• The first thing you'll notice in the code is that I actually employ two types of threads. One, TMasterThr, is used to spawn the other two threads. That's pretty much all it does. Why did I do that? I wanted to include a WaitForMultipleObjects call in my code which would make the program wait for the copying threads to terminate before moving on. But the calling thread just doesn't wait; it sleeps, which means that it doesn't receive any messages while it's waiting. Therefore, if I put the WaitForMultipleObjects call in the main thread of the program, it would lock up and not receive messages. Not good.

  • There are a couple of things I should mention about the program. First of all, the reads and writes are not buffered into small chunks. This isn't an issue for writing, but it is an issue for reading. You see, the read operation will read the entire contents of a file into memory. This means that if you copy large files (on the order of 15MB+), they'll be copied entirely into RAM, and will probably spill over into virtual memory. I tested the program using files ranging in size from 500K to 5MB, and it worked flawlessly.

  • This is a demonstration program, so I didn't provide any status for the copying. You can play around with the code to provide status messages. The groundwork has been laid for using more than two threads to perform the copying. However, if you want to experiment with that, you'll have to alter the code a bit to provide more signalling between the threads.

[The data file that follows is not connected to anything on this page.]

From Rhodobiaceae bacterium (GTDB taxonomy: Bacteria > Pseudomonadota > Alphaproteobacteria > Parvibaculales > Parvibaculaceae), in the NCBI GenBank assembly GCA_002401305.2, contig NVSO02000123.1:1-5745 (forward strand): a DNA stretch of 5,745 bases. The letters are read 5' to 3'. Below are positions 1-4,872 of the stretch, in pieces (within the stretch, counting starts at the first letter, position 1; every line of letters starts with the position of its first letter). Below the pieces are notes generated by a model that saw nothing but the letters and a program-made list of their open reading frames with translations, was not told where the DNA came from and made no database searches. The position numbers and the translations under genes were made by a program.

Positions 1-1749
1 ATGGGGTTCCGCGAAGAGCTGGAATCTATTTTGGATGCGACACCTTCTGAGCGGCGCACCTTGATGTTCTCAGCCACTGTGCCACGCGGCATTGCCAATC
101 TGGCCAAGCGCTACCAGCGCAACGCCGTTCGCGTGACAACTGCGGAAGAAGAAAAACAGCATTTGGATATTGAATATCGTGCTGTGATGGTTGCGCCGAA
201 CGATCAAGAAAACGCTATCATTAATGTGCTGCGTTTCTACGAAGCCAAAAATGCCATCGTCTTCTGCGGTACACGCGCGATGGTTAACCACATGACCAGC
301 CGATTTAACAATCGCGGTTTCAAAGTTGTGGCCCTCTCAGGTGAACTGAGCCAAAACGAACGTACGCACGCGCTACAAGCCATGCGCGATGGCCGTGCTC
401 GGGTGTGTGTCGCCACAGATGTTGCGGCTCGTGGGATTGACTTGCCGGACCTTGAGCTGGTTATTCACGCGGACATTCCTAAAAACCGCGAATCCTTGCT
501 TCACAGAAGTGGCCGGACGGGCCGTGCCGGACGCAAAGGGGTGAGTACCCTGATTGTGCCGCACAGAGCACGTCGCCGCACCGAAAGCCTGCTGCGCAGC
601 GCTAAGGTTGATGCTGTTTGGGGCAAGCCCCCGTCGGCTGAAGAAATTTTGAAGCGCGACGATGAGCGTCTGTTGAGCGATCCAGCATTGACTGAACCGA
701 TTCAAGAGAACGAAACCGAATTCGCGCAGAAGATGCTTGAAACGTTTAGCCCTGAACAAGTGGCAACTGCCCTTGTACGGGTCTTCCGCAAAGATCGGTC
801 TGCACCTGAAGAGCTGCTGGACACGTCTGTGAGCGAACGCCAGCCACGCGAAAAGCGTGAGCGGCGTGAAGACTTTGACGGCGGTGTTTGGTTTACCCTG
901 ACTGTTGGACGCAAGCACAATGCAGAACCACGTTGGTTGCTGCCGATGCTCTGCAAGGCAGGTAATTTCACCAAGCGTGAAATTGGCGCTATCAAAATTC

• The demo program was written with just two threads in mind. I didn't think about using more threads until after I had completed the code, and because I wanted to get down to writing this article, I didn't want to go back and do a serious rewrite of the signalling logic to make more than two threads work together. However, I'll issue a challenge: If someone comes up with the code to make this copying operation work with more than two threads, I'll send them an inquiry.com baseball cap, and give them the chance to write about the technique(s) they employed.

It's source code time! I've commented the code rather extensively to aid in reading it. However, I still recommend that you download the source so you can have it at your fingertips.

{=================================================================
 Copyright  Brendan V. Delumpa 1996 All Rights Reserved
 Program      : Many to One Copy
 Author       : Brendan V. Delumpa
 Created      : December 20, 1996
 Description  : This is a demonstration of copying many
                files into one big file, much like Copy/B. However,
                this is highly efficient in that it uses two 
                threads to accomplish the task. In order to do this,
                I had to implement critical sections so that the
                threads would not contend for the same destination
                file. See the TCopyThr.Execute method below.
 =================================================================}
unit MultiCopy;

interface

uses
  Windows, Messages, SysUtils, Classes, Graphics, Controls, Forms,